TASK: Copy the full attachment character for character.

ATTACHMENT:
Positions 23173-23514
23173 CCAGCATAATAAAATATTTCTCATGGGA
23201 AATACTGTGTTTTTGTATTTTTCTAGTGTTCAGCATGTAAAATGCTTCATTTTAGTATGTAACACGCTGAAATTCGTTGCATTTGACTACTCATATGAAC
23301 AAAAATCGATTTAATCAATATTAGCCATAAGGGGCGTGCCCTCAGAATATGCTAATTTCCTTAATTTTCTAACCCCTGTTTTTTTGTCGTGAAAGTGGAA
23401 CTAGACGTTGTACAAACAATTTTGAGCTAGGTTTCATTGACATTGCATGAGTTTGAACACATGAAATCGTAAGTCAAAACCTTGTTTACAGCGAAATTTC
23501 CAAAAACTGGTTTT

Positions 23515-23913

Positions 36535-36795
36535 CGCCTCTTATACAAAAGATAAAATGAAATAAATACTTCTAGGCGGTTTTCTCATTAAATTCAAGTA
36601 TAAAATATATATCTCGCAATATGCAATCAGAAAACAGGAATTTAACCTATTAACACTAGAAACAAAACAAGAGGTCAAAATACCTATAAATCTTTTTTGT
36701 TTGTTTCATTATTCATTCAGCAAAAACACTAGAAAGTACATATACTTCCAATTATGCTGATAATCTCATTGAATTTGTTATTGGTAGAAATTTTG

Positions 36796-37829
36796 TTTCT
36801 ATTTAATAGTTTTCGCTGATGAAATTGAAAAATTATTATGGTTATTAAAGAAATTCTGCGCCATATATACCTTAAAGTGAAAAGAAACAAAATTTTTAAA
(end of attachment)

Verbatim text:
Positions 23173-23514
23173 CCAGCATAATAAAATATTTCTCATGGGA
23201 AATACTGTGTTTTTGTATTTTTCTAGTGTTCAGCATGTAAAATGCTTCATTTTAGTATGTAACACGCTGAAATTCGTTGCATTTGACTACTCATATGAAC
23301 AAAAATCGATTTAATCAATATTAGCCATAAGGGGCGTGCCCTCAGAATATGCTAATTTCCTTAATTTTCTAACCCCTGTTTTTTTGTCGTGAAAGTGGAA
23401 CTAGACGTTGTACAAACAATTTTGAGCTAGGTTTCATTGACATTGCATGAGTTTGAACACATGAAATCGTAAGTCAAAACCTTGTTTACAGCGAAATTTC
23501 CAAAAACTGGTTTT

Positions 23515-23913

Positions 36535-36795
36535 CGCCTCTTATACAAAAGATAAAATGAAATAAATACTTCTAGGCGGTTTTCTCATTAAATTCAAGTA
36601 TAAAATATATATCTCGCAATATGCAATCAGAAAACAGGAATTTAACCTATTAACACTAGAAACAAAACAAGAGGTCAAAATACCTATAAATCTTTTTTGT
36701 TTGTTTCATTATTCATTCAGCAAAAACACTAGAAAGTACATATACTTCCAATTATGCTGATAATCTCATTGAATTTGTTATTGGTAGAAATTTTG

Positions 36796-37829
36796 TTTCT
36801 ATTTAATAGTTTTCGCTGATGAAATTGAAAAATTATTATGGTTATTAAAGAAATTCTGCGCCATATATACCTTAAAGTGAAAAGAAACAAAATTTTTAAA